Oxygene, the review of the new Netflix original film

Pending the arrival of Zack Snyder’s Army of the Dead, Netflix offers subscribers in May a second original film proposal with Oxygene, thriller diretto da Alexander Aja (Horns, Crawl) which sees the always credible as the absolute protagonist Melanie Laurent. We are in an unspecified future and suddenly a woman, Elizabeth Hansen, wakes up in a cryogenic capsule. She is wrapped in a cocoon of polymers and connected to medical machinery, but when she comes back from induced sleep she remembers nothing of her past, in the throes of severe amnesia. She doesn’t know where she is and why she ended up in a cryogenic capsule, but most of all she doesn’t know who she is.

To his aid alone the capsule interface, MILO (Mathieu Amalric), who, following Elizabeth’s instructions and requests, tries to reconstruct with her the past and everything that led her to that situation. The most serious problem, however, is another: oxygen is continuously decreasing and ready to run out in a few hours, the woman must therefore find a way to escape before it is too late.

All the clichés of the genre

Alexander Aja is not new to these tense and anxious film projects, indeed, we could even say that he has built his own career around them. Let’s think about The hills have eyes but especially a Crawl – Intrappolati e a The 9th Life of Lewis Drax. He has always loved a miscellany of genres aiming at horror, survival and science fiction, and ultimately this Oxygene is a bit like the sum of his inspirations and his film interests, given that in a feature film of one hour and fifty minutes he managed to combine all the aforementioned genres in a single “package”.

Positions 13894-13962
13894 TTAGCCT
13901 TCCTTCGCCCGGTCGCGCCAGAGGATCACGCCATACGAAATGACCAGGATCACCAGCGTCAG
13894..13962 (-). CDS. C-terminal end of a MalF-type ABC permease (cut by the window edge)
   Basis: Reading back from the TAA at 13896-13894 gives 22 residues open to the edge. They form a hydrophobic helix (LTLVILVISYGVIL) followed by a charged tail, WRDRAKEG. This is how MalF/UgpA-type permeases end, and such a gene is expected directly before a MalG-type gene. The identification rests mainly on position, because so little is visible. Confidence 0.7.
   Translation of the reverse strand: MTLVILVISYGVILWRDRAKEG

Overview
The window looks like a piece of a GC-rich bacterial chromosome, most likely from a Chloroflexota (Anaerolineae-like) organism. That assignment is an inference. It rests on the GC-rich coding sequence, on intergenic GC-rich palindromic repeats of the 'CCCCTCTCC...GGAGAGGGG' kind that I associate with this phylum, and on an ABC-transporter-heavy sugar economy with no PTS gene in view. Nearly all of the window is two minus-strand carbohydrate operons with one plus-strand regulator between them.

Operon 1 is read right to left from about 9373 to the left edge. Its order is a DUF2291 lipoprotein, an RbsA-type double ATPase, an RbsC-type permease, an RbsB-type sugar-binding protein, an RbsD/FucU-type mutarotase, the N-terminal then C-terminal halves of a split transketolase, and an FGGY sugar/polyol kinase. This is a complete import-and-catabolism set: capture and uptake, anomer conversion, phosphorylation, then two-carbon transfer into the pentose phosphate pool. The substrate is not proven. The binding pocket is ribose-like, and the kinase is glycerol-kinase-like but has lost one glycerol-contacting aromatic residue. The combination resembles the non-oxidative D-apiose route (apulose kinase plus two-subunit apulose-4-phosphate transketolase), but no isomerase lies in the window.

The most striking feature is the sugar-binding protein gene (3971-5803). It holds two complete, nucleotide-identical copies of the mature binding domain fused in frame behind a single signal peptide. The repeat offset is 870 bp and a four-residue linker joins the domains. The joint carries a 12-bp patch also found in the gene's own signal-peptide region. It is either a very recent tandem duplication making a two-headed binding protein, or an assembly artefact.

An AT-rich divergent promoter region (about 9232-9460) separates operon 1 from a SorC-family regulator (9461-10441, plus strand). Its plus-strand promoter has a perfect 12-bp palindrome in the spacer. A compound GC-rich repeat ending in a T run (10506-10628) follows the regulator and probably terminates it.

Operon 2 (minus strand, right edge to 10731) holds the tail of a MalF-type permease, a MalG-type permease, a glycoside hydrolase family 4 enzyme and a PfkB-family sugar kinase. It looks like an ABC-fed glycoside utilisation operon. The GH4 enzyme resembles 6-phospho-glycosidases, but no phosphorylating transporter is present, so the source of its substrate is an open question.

Looking at titles like Buried – Buried, Aja chooses never to leave Elizabeth’s cryogenic capsule to create a deep sense of anguish, loneliness and claustrophobia, moving only and exclusively within it and minimizing the dynamism of the shots to functionally focus on close-ups and stylistic ideas suitable for the situation.

In such a context, the director knows how to pigeonhole virtuosity one after the other that give a formal and cinematographic sense to the film, which nevertheless never seems to explode to its maximum potential. It follows above all the almost river screenplay by Christie LeBlanc, strong of a progressive sense and growth of the story that makes its many clichés of the genre in terms of full content.

It marginally deals with various topical issues and does so by referring to the needs related to the story that has been chosen to tell, which is problematic in the rhythm and in the repetition of situations, inevitably reduced. Flashbacks don’t help either, because for the most part referred to the artificial intelligence video of the capsule, MILO, the classic sci-fi helper programmed to interact and support the host of the machine.

Despite being rich in plot twists, in a succession of almost invasive discoveries, Oxygene it is a title that fails to fully fascinate and that does not give real surprises, except Laurent’s interpretation, who, carrying on his shoulders the entire duration of the film, tries to “move” to the best of his acting possibilities in a situation in which the actions are reduced to the bone and it is above all the word, emotion and expression that predominate on the rest.

The conclusive crescendo impetus, however, lifts the somewhat dull fortunes of the project, which in any case remains oppressive and registically reasoned to the millimeter on the calculated and somewhat predictable evolution of history. Not the best Aja movie, preferable outdoors, able to swing with more fun in its style.

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